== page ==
Germany’s paradox: Family-friendly benefits, but few kids
Germany is regarded as one of the most generous countries in the world when it comes to helping women raise families. The government invests about $260 billion each year into 156 separate family-friendly benefits, including healthcare, generous parental leave, subsidized daycare and tax breaks.
Yet on a continent with low birthrates, Germany has the lowest of all, with just 1.39 children per woman.
Why the paradox? Some analysts say the way many of the benefits are set up actually hurts women who want to have both a career and family, despite a growing shortage of skilled labor that has employers looking for ways to get women to return to work.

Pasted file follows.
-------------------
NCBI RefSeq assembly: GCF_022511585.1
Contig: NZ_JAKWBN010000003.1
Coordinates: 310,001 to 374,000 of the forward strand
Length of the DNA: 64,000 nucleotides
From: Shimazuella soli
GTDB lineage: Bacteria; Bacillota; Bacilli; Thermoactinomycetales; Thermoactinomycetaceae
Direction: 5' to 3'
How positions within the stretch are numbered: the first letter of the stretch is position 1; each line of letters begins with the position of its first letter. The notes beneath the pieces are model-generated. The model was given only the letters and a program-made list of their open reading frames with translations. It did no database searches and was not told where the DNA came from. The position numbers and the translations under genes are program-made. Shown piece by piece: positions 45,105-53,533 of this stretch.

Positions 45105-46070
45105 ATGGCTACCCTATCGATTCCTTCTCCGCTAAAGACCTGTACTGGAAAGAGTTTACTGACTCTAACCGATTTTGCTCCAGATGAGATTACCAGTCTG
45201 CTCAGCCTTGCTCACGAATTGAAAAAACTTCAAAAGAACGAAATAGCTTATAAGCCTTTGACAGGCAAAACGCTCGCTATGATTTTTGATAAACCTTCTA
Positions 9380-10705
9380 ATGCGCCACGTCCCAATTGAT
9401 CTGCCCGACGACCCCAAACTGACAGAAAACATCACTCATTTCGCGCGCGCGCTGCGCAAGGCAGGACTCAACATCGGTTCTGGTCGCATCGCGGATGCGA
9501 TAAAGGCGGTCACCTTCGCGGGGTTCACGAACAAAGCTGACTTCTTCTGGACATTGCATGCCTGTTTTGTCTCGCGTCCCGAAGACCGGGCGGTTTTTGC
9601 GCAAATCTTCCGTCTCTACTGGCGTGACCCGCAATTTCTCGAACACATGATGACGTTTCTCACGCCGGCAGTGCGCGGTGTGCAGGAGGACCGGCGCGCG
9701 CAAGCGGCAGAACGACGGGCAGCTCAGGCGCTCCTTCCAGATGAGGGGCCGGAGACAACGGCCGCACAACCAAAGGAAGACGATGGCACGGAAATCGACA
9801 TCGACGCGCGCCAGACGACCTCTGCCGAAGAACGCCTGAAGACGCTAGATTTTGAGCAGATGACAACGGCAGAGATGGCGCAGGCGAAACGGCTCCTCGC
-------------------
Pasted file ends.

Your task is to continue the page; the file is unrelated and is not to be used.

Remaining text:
A recent study by the Institute for Higher Education Information Systems in Hanover found that 10 years after graduating from college, women with children earn far less than their childless female colleagues. Also, government figures show about half of Germany’s female workers are part-time, compared to the one-third, European average.